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Making sure fall vegetable seeds sprout

Brussels sprout seedlingEven though winter feels very far away, the dog days are the right time to start your fall garden.  Last year, I had a lot of trouble getting seeds to germinate in the hot, dry weather, so this year I opted to start broccoli, cabbage, and (a new experiment this year) brussels sprouts inside.

Sure enough, it was so hot that I couldn't even get the first set of seeds to germinate inside the trailer.  So I moved the flats to the porch and refilled them with stump dirt from my favorite tree (the output of which I save for special occasions).  The result was cute little seedlings popping up within a few days.

If I'd only known that our weather was going to have a mood swing, I could have direct-seeded.  Recently, I've learned that summer weather (at least in our neck of the woods) tends to get stuck in feedback loops, which explains why some summers are distressingly cool and wet while others are just as distressingly hot and dry.

A couple of weeks ago, I noticed a several degree difference in temperature (as measured by my bare feet) between the lush clover growing where our sink graywater spills out and the parched clover just fifteen feet away.  My feet were picking up on the same factor that influences our summer weather --- dry soil makes the air hotter while wet soil makes the air cooler.  Maybe that's why once the rains finally came, they kept on coming all week long?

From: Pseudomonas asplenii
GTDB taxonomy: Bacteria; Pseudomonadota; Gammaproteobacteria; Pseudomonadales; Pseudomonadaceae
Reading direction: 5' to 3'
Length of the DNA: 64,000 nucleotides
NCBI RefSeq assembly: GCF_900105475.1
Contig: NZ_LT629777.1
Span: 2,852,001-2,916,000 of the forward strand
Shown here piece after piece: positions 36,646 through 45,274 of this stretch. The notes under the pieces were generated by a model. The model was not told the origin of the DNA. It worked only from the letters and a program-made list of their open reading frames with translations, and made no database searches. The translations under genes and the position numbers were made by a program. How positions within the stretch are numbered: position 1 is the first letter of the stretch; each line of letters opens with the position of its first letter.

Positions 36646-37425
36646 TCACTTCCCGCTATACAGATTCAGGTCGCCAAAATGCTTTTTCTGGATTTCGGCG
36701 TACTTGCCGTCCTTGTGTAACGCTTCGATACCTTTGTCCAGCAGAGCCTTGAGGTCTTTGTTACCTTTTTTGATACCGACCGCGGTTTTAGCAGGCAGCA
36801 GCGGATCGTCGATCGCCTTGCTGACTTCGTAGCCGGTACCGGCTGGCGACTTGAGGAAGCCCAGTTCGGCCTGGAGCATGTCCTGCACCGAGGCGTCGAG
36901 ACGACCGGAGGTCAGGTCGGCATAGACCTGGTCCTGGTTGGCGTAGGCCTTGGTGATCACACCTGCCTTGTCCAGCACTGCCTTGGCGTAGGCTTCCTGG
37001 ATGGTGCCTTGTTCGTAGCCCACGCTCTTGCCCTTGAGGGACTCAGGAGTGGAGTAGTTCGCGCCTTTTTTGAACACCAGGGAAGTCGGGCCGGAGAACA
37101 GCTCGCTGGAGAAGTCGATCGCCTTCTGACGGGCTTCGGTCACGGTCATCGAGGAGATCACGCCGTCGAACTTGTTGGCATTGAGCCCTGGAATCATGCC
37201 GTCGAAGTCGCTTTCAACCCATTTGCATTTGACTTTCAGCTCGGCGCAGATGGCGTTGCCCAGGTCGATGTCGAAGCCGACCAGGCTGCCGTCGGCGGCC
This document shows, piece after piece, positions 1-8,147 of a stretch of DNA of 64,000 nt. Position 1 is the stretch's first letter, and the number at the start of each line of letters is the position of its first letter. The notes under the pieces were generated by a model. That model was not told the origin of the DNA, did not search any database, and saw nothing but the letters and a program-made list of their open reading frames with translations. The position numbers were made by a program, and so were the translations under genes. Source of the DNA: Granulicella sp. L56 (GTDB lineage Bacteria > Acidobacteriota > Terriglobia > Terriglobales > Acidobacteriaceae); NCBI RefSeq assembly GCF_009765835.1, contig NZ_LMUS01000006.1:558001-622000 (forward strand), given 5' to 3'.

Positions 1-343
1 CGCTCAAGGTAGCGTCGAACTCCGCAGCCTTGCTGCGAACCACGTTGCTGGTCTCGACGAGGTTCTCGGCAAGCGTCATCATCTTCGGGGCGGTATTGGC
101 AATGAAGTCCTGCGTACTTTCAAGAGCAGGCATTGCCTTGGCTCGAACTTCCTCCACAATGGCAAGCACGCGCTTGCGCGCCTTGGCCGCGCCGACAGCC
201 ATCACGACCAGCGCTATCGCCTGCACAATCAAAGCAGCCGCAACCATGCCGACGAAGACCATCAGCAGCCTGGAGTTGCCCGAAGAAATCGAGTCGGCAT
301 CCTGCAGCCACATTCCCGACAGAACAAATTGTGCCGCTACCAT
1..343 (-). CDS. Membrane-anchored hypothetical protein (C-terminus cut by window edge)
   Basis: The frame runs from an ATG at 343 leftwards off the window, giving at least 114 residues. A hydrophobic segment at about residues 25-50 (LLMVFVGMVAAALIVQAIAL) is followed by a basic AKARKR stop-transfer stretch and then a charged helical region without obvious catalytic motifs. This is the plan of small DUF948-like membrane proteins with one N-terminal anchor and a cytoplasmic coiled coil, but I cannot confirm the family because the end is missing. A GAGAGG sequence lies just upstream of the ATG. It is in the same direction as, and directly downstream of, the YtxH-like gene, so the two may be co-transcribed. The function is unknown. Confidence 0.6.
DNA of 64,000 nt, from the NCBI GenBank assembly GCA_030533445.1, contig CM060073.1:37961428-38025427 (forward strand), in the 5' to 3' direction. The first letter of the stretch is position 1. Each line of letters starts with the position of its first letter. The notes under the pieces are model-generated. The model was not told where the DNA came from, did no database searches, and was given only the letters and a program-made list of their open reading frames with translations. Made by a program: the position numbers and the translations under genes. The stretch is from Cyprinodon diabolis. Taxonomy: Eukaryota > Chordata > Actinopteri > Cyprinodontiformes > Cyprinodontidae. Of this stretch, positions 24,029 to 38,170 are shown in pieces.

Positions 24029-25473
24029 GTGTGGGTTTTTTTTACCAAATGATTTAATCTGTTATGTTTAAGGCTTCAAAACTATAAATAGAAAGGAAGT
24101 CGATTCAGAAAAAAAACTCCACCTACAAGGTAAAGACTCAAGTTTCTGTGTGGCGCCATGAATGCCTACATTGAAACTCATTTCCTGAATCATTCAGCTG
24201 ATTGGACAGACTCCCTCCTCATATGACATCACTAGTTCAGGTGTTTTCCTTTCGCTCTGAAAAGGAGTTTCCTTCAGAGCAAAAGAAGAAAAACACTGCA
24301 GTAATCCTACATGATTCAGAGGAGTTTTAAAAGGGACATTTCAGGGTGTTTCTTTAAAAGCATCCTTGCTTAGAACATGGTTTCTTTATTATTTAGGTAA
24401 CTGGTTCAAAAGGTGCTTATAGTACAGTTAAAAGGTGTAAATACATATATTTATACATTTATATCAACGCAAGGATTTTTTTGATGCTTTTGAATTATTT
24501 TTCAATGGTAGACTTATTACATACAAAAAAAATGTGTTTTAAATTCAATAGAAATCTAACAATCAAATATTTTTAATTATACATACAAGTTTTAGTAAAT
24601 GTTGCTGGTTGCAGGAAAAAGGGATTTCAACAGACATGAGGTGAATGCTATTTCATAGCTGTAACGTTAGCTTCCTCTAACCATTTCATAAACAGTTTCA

Muddy gardenerI don't mind a few more days of rain if it means the fall garden will get off to a good start.  Carrot seedlings (planted at the beginning of July) are already up and I can just feel the snap pea seeds I set out Thursday plumping up in the wet earth.  Once those sprout, I've put in an order for more hot, dry weather to keep the tomatoes and cucurbits happy.

In the meantime, the photo above shows what I look like when I squelch in from the garden.  Can you tell I'm soaked from mid-thigh down and filthy from head to toe?  Pure bliss....

Our chicken waterer keeps the flock well hydrated during scorching summer days.


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Anna, not sure if you have mentioned it before. For the readers that are still buying their eggs from the grocery store, the Styrofoam egg cartons have worked wonders for me doing seed sprouting. I tend to use the white Styrofoam packages, with a bit of potting soil and some water, I have not had issues sprouting in the winter nor in the summer. I guess that once it's closed it has it's ouw mini micro climate in there. I check for humidity every couple of days, but it does not take long for seed to wake up in there.
Comment by VoteforPedro Fri Jul 13 10:17:55 2012
VoteforPedro --- Good tip! I'll bet I might have even had better luck in a styrofoam egg carton when it was so hot, because presumably the styrofoam would give a bit of insulation.
Comment by anna Fri Jul 13 16:17:12 2012